What If Other Jobs Had the Same Flawed Accountability as Police?

A Pennsylvania police officer recently pulled his gun when he meant to reach for his Taser and shot a person by mistake.

This isn’t about arguing whether he is lying and shot the victim on purpose — though both unjustified shootings and lying about their actions are issues with police. This is about a general lack of accountability for police — from errors in judgment to incompetence to outright corruption.

The Pennsylvania police officer was in a struggle with a suspect and reached blindly for the Taser in his holster. This raises several questions of competence. Why was he not able to distinguish between the two weapons by feel? Why was he firing a weapon so quickly that he did not even register what he was holding? The Taser and gun are supposed to be on opposite sides of an officer’s belt, so why didn’t he set up his equipment properly before going into the field?

This last question might be key to proving negligence, as errors in judgment in the heat of the moment are nearly always excused. But frankly, the chance of any serious consequences for this officer, by the numbers, is low.

This kind of fine hair-splitting doesn’t really exist in other industries when an employee is in violation of the law or organizational policies. If you don’t do your job effectively and correctly, there are consequences. And the simpering excuses we see from police for the most egregious and life-altering errors just don’t exist.

To illustrate that point, consider this thought experiment. We’ll focus on this as a competence issue, taking the officer at his word that he is more stupid than evil.

What consequences are professionals in these jobs likely to face for the following mistakes?

  • A pilot hitting the wrong button and crashing a passenger jet
  • A teacher miscounting their students and forgetting to bring back one of the 6-year-olds from a field trip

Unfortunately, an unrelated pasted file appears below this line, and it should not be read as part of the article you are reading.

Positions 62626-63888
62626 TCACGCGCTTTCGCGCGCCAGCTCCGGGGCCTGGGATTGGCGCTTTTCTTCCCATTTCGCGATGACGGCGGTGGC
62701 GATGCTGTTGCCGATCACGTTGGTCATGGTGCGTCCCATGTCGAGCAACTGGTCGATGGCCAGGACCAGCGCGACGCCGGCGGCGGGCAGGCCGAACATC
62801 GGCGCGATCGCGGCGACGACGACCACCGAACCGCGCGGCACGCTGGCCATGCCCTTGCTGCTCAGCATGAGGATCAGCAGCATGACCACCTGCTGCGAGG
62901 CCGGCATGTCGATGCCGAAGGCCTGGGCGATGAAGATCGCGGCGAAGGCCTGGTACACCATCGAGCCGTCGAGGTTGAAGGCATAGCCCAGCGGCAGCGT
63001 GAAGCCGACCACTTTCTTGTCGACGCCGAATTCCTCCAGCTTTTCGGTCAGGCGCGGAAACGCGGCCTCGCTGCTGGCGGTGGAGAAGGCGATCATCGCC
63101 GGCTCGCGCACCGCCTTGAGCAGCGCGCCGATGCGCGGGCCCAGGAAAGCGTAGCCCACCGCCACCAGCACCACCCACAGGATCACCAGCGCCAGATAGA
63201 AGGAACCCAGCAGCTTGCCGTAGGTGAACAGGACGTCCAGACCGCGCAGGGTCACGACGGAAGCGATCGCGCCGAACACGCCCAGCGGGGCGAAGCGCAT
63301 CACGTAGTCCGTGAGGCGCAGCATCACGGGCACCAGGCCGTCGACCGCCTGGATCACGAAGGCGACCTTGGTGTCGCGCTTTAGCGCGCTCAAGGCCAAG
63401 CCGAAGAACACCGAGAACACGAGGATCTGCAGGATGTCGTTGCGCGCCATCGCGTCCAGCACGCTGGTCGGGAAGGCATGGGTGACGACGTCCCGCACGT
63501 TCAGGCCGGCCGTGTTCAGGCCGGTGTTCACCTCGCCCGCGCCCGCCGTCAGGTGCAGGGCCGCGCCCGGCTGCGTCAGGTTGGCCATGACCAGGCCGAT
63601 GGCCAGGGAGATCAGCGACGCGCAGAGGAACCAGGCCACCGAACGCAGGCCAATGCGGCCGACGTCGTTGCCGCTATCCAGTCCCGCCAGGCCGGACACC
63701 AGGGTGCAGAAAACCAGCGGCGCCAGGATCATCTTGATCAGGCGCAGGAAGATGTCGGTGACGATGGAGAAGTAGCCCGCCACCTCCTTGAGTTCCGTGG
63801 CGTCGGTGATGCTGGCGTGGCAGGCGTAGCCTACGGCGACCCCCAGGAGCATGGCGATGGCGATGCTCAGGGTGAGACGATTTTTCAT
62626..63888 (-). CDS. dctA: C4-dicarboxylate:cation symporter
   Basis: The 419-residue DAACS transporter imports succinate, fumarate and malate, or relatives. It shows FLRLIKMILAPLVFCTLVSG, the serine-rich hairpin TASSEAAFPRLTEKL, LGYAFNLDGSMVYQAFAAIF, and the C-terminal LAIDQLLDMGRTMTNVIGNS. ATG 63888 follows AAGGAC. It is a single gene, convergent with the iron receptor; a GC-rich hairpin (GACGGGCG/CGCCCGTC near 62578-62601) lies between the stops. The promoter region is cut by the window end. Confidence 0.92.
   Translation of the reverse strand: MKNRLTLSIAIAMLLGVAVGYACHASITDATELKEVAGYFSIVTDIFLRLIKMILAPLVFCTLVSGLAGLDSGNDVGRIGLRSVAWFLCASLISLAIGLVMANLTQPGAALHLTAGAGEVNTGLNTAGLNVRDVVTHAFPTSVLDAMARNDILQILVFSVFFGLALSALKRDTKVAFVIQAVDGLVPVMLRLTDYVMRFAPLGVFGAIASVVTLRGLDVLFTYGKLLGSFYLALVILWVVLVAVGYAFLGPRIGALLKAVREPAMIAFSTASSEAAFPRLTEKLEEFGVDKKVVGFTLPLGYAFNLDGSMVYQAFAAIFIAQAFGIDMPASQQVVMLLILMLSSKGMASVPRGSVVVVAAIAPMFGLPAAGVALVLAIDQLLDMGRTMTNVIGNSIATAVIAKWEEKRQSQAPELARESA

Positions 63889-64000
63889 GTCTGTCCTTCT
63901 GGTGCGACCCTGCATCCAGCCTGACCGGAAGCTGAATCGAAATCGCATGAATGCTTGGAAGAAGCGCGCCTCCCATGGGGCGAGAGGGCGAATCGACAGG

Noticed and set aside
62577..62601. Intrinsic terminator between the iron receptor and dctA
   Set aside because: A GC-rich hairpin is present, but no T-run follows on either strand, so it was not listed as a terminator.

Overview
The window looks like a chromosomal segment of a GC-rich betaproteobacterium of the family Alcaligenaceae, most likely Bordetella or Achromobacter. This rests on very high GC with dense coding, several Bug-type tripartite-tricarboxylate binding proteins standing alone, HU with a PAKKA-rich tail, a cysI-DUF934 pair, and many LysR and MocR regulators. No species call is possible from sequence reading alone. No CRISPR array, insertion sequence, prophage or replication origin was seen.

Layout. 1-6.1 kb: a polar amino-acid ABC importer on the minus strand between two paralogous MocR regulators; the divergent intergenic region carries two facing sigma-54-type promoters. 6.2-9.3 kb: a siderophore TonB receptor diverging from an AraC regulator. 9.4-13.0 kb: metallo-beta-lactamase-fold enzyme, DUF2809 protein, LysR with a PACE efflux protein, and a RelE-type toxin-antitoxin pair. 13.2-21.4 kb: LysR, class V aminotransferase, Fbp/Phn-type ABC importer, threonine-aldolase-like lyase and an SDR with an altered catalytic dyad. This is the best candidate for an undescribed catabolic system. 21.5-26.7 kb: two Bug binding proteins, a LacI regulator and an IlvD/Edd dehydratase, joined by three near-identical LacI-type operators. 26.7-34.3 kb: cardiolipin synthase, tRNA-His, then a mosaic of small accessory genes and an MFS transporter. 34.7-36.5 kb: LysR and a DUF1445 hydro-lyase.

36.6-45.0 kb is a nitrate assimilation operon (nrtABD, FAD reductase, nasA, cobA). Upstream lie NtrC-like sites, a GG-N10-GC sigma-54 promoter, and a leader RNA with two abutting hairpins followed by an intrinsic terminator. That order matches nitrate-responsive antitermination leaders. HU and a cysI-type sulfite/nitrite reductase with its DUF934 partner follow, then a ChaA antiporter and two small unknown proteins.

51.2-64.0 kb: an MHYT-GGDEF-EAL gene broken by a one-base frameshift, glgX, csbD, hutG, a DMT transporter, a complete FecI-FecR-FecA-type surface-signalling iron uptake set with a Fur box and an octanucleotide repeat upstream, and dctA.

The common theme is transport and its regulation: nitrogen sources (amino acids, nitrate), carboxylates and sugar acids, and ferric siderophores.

• A cook forgetting to put their meat in the refrigerator over the weekend and then serving rancid meals to their customers
  • A financial executive leveraging bad debts and destroying millions of people’s retirement income while walking away from their failed company with a multimillion-dollar retirement bonus

I’m just kidding about that last one. White collar criminals — especially in the finance industry — are the only other group I can think of besides local law enforcement for which there seems to be few consequences.

In the broader debate, some police violence, corruption and racism apologists — including representatives of police forces themselves — like to dismiss complaints with some variation of: “Don’t paint all police officers with the same brush.” But as John Oliver so eloquently pointed out at the close of his report on police accountability, a few bad apples spoil the bunch.

The incredible effort that goes into keeping these bad apples on the job is the part that is so difficult to square. Yes, it’s a stressful job. And that’s all the more reason we need the most morally upstanding and competent people doing it.

We don’t see pilots crashing planes or showing up to work drunk and then saying, “Well, it’s stressful. I’d like to see you do better.” Anyone who feels screwing up is par for the course when there are lives on the line shouldn’t go into that profession.

Police accountability is cultural, political, legislative, a union issue and related to the people who are more likely to be drawn to law enforcement. And because the issue is organizational, it applies to the corruption problem just as well as incompetence. But it is also solvable — and something most other industries dealt with a long time ago.

Photo credit: PeopleImages/Getty Images

48 comments

Anna R
Anna R3 days ago

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Thomas M
Thomas M5 days ago

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Richard B
Richard B25 days ago

thank you

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Jan S
Jan Sabout a month ago

Thank you for posting

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danii p
danii pabout a month ago

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danii p
danii pabout a month ago

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danii p
danii pabout a month ago

Thank you

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Glennis W
Glennis Whitneyabout a month ago

Thank you for caring and sharinhg

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Glennis W
Glennis Whitneyabout a month ago

Thank you for caring and sharinhg

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Glennis W
Glennis Whitneyabout a month ago

Thank you for caring and sharinhg

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